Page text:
Giving Compass’ Take:
• China plays a huge role in the fishing industry and has the opportunity to increase transparency and end corruption in the seafood supply chain.
• Transparency in the fishing industry would help millions of people who are dependent on healthy fisheries for their livelihood. What can funders do to encourage more openness and ethical practices?
• Learn about the future of seafood transparency with blockchain technology.
Commercial fishing employs more than 40 million people in a global market estimated to have reached $156 billion in 2017. Despite its size and importance, the fishing industry remains shrouded in mystery, lacking crucial information about where and how much fish is being caught, vessel ownership, labour practices and how seafood moves along the supply chain.
The operation of distant-water fleets is particularly opaque, and its clandestine nature has led to illegal, unreported, and unregulated (IUU) fishing which threatens the long-term sustainability of global fisheries. This lack of transparency harms the future of the fishing industry and robs resources from millions of people who depend on healthy fisheries for their livelihoods and food security.
According to a recent Stimson Center report, China has the largest and most productive distant-water fleet, accounting for almost 40 per cent of the global total. Given its central role in the fishing industry, China has a historic opportunity to take the lead in increasing transparency across the seafood supply chain.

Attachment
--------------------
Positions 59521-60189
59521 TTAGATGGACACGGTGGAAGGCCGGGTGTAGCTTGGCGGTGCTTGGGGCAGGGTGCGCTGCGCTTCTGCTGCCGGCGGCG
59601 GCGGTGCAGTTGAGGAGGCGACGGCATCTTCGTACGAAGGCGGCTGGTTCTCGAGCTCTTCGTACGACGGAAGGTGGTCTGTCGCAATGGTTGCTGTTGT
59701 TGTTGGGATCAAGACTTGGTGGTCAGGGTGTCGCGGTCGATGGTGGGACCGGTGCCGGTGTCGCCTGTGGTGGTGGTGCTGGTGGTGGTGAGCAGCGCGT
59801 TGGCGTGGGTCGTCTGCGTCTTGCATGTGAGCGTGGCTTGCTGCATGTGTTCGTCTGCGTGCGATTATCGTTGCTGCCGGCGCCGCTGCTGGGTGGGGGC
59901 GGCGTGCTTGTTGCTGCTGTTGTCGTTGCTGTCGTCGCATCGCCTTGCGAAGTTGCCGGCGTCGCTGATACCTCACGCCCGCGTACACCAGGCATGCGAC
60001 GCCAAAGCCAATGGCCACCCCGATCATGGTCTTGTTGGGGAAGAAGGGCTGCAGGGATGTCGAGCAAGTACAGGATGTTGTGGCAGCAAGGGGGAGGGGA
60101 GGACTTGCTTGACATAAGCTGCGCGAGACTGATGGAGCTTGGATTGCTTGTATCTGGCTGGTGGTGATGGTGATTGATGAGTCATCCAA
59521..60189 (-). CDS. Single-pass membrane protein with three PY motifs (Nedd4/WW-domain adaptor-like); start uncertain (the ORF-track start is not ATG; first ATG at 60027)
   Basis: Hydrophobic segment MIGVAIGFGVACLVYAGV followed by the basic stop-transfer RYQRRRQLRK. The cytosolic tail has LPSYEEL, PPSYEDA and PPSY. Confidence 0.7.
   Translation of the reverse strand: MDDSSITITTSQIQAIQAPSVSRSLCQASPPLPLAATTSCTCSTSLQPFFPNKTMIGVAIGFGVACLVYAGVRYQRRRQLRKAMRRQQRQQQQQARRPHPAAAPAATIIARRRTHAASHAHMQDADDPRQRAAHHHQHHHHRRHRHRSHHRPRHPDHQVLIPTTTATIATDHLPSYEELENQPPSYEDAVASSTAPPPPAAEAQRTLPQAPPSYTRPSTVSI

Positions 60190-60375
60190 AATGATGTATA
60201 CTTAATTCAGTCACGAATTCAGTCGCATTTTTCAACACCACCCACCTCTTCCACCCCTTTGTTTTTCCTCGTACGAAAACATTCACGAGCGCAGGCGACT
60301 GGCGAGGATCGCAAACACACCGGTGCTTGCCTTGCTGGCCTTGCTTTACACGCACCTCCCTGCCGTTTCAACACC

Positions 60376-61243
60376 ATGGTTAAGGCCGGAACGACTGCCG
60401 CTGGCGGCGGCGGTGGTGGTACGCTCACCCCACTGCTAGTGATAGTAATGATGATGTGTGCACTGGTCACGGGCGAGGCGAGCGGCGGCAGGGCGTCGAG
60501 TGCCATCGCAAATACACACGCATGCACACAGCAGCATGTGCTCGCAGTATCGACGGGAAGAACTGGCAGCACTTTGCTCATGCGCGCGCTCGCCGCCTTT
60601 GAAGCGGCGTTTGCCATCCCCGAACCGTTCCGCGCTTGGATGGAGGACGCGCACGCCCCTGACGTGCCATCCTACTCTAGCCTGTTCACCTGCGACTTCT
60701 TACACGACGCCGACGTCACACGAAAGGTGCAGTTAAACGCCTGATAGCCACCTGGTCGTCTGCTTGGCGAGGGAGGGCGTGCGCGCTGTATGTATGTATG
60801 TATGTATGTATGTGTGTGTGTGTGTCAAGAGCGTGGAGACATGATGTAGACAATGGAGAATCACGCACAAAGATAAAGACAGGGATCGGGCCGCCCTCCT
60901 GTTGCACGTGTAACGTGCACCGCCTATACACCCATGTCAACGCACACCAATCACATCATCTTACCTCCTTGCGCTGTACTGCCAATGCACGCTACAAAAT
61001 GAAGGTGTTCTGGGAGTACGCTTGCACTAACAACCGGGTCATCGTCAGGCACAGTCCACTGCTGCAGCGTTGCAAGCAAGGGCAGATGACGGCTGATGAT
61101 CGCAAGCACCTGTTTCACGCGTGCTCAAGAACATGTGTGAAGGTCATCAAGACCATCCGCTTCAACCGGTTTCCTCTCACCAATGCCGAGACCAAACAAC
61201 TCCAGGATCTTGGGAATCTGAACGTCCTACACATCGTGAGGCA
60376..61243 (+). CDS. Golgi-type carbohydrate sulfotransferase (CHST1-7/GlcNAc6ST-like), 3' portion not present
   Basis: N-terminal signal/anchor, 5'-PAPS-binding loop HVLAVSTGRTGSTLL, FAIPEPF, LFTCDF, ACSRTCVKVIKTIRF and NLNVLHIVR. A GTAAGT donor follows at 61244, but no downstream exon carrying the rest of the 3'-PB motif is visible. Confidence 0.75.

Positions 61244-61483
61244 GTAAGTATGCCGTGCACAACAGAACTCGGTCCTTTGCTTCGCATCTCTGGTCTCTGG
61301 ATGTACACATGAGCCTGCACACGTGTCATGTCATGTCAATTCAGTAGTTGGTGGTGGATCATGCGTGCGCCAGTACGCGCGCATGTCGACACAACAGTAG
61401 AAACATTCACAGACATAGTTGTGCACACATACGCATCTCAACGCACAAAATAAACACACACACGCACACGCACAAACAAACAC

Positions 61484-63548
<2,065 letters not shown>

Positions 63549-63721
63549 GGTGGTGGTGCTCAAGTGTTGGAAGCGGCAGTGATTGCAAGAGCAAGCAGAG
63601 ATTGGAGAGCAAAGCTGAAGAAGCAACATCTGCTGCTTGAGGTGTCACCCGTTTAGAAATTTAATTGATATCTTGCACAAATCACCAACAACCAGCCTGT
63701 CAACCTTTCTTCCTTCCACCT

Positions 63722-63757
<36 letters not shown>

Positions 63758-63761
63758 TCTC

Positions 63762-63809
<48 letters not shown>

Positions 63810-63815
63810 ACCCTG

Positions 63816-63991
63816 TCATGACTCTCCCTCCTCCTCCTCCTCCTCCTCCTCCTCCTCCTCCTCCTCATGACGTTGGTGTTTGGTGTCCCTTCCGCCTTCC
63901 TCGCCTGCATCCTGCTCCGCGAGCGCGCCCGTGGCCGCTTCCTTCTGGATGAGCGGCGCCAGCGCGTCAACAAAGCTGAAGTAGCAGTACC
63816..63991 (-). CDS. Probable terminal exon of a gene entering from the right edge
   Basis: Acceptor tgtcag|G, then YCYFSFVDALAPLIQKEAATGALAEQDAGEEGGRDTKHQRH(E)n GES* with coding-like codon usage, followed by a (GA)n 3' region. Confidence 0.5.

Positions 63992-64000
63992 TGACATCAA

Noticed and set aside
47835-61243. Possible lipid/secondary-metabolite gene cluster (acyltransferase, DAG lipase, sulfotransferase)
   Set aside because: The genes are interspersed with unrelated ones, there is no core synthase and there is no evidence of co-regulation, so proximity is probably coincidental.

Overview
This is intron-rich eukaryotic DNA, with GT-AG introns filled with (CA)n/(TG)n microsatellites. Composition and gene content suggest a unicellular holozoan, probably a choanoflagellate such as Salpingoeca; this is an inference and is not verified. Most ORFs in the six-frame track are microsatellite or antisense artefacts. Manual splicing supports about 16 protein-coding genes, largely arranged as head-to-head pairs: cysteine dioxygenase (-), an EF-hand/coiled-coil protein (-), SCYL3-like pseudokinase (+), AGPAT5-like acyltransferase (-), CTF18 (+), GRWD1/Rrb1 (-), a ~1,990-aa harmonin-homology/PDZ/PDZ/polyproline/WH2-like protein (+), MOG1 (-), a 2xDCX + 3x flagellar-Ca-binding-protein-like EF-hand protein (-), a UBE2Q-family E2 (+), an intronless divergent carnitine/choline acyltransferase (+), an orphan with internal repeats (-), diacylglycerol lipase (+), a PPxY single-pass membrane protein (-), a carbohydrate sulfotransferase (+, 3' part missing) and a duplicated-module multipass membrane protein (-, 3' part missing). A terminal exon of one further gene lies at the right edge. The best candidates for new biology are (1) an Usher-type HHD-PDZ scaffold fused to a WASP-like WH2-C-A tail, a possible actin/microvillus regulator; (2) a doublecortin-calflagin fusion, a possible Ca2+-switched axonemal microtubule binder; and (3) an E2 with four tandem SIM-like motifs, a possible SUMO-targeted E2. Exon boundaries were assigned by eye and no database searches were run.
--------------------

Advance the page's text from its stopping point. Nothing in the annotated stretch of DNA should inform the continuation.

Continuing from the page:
Over the last twenty years, China’s distant-water fleet has grown considerably, partly due to the overfishing and depletion of fish stocks within its own exclusive economic zone (EEZ).
This prompted Chinese fishing fleets to expand their reach outside the EEZ, ensuring fish for domestic consumption and trade exports. In addition, China has provided its distant-water fleet with fuel subsidies, to such an extent that recent research has shown its operations may not be profitable without them.
Overfishing is depleting fisheries around the world, degrading the food security of coastal nations and depriving them of much-needed revenue. In West Africa, for example, IUU fishing costs an estimated $2.3 billion in lost revenue per year. Distant-water fleets are also known to take advantage of law-enforcement gaps and poor traceability regulations, which lead to a lack of oversight.
Read the full article about why water fisheries should become more transparent by Sally Yozell at Eco-Business.
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